Write from the start: Cookeville columnist, author shares remarkable life
By Melanie Tucker | melt@thedailytimes.Com
Jennie Ivey has two English teachers to thank, or blame for giving her a taste of success in the world of writing that has propelled her on now for decades.
She hasn’t made millionaire status yet, but she’s having the time of her life.
Ivey is a Sunday columnist for the Cookeville Herald-Citizen and has also co-written three books. She has taught high school students, driven a tour bus of stars’ homes in Nashville and is penning a young adult novel as we speak. It all got started, she said, when her seventh grade English teacher “forced” her and the other students to enter an essay contest on fire prevention.
I can do that
“I won the grand prize, which was a Schwinn bicycle,” Ivey said. “That was pretty big back in those days. I realized I just got paid for writing.”
Then as a senior in high school, another English teacher “forced” her to enter an essay contest on freedom. Once again, Ivey took home the top prize, this time a $500 savings bond.
“I thought, Holy Cow, this is pretty cool,” Ivey said. “Then for the next million years I didn’t make anything at writing.”
This mother of three, grandmother of two and reader of all things, will be the guest speaker at the Blount County Friends of the Library Annual Meeting that takes place starting at 6:30 p.m. today in the Sharon Lawson Room of the library. It is open to the public and there is no cost to attend. Her presentation is entitled “A Writer Spills All. She said she will share some of her experiences and then let the audience ask their questions.
As a columnist for the Herald-Citizen, Ivey gets to write about anything she wants. Just recently, she entertained her readers with how to cook a groundhog.
The job doesn’t pay that well, she admits, just enough to keep herself in office supplies, but there are things money just can’t buy, she explained.
“To be honest, what I like about this job is being a local celebrity,” she said. “My picture runs with my column and I have red hair so people recognize me when I’m out. They mostly say nice things.”
That was until she wrote a tongue-and-cheek column on Elvis Presley on his birthday. “I thought it was funny,” she said. “I got the most awful hate mail.”
Ivey said she wasn’t making fun of Elvis but some readers took her humor the wrong way. Some have even told her she was the reason they canceled their newspaper subscription.
Her books include “Tennessee Tales the Textbooks Don’t Talk About,” “Soldiers, Spies and Spartans: Civil War Stories From Tennessee” and “E is for Elvis: The Elvis Presley Alphabet.”
“Tennessee Tales” is a textbook written for seventh-graders that includes some of the lesser-known stories about Tennessee history. “Soldiers, Spies and Spartans” is also a book for young people that tells the story of the Civil War through young people who witnessed it. “E is for Elvis” focuses on the King of Rock n Roll.
Ivey has made some money off of writing the books, but she has had more lucrative success writing stories for Guideposts magazine and also stories for the Chicken Soup series of books. Speaking engagements are also a way to earn some extra money.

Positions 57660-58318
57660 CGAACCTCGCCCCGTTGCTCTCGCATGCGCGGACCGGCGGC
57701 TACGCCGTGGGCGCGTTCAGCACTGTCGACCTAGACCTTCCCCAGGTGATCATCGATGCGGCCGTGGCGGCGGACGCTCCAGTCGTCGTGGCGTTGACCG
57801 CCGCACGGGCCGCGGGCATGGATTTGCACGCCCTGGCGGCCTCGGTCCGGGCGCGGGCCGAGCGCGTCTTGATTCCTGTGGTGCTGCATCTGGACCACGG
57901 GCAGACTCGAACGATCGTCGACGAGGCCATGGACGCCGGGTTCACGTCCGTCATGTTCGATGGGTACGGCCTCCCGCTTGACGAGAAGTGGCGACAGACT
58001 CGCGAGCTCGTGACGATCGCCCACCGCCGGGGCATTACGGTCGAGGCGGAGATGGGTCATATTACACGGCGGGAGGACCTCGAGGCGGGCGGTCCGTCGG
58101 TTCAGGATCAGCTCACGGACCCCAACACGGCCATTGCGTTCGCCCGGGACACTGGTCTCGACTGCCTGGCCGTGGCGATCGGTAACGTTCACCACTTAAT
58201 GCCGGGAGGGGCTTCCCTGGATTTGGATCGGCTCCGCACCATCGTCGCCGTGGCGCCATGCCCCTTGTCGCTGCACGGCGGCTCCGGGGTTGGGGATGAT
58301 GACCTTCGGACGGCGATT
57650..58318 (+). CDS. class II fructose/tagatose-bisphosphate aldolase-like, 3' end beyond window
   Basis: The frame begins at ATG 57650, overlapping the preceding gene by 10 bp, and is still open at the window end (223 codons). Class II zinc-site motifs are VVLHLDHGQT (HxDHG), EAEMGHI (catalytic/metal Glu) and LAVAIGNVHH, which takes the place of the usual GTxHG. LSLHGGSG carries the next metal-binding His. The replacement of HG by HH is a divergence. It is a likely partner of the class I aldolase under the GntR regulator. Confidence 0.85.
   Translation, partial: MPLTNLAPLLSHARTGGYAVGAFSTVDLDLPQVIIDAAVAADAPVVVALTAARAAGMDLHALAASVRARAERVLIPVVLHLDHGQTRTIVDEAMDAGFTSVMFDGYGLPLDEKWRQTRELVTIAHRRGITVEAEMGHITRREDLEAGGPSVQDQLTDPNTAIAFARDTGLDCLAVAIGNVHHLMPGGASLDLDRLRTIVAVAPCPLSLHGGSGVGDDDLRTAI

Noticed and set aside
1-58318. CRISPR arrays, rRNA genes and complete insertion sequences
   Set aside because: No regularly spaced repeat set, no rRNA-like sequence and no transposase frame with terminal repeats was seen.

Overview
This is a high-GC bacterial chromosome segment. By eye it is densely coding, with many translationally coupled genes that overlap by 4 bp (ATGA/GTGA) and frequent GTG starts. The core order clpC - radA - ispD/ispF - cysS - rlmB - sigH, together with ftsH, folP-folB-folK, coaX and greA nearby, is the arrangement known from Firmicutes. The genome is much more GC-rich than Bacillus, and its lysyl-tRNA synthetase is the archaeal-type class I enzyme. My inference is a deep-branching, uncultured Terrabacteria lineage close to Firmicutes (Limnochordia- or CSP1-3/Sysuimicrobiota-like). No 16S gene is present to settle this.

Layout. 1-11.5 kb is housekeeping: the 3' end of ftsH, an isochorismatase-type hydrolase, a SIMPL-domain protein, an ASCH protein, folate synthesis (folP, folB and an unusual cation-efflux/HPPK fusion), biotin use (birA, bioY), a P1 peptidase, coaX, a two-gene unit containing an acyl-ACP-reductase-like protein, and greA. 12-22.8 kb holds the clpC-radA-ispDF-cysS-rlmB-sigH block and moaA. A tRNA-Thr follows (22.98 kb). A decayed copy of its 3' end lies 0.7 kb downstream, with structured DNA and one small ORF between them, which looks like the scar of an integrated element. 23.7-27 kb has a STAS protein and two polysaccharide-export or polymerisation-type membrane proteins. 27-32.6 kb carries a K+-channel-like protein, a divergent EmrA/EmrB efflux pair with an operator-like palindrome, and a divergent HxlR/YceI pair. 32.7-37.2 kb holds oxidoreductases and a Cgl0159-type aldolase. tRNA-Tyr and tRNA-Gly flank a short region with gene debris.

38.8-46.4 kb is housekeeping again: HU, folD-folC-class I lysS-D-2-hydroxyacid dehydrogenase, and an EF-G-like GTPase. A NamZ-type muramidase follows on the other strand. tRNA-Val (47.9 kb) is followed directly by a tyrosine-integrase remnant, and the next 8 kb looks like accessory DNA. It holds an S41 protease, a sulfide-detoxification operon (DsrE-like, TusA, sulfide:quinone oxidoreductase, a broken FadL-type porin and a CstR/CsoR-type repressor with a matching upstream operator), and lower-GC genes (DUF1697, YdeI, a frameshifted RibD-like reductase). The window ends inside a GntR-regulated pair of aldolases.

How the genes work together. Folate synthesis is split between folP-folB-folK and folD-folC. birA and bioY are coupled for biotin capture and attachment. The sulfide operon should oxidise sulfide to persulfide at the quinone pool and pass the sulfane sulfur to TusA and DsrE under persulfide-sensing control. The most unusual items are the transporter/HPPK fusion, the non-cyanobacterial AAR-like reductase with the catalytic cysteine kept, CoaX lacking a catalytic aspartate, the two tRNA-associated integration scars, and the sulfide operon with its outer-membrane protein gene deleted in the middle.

She entered a contest back in 2008 for Guideposts and was selected from thousands to be one of their writers. She was brought to New York for a week-long workshop to learn everything she needed to know to become a “Guideposter” she said. “I am the eyes and ears of Guideposts for Middle Tennessee,” the writer said. She will have an article in the September issue on her quest to ride a mule in the Grand Canyon.
Getting it done
The book Ivey is currently working on is for young adults and is about a young girl overcoming isolation in a small town. She said she’s been working on it for years, but has now given herself a concrete deadline to complete it.
“I will be 59 on Dec. 29,” she explained. “I am going to have my first draft done by then.”
She said she is adopting one of her pastor’s methods of writing. He does so standing up. Take the comfort of an office away and maybe that will speed up the process.
“When you write standing up, that just says get on with it, go ahead and finish,” Ivey said. If you write 1,000 words a day, you can have a 60,000 word novel written in two months.”
Writing about what she knows has always been her guide. She was a stay-at-home mom who raised three children. She rides a motorcycle, loves to camp in the Smokies, and said she could stand in front of a packed stadium of Yankees fans and never flinch.
She has taught Sunday school, operated a small, one room library, served as basketball coach, been president of the PTA and headed up a Cub Scout troop. Stories emerge from all of those experiences.
“Everything you have done makes you the writer that you are,” this author said.
Being rich and famous might have been the goal years ago when writing an essay brought instance success. Ivey said she isn’t that naive anymore, but she’s not switching off the computer just yet. There’s that novel to finish and the weekly newspaper column readers to entertain. Guideposts continues to be a wonderful opportunity. As for aspiring writers, Ivey said she tells them two pieces of advice, neither of which is her own original idea, she admitted. First, you have to read a lot, she said. That includes the really good stuff and the equally bad.
The second is to get busy and write. “You can’t learn to write unless you write,” she said. “It’ just like making foul shots. You can’t do that unless you practice.”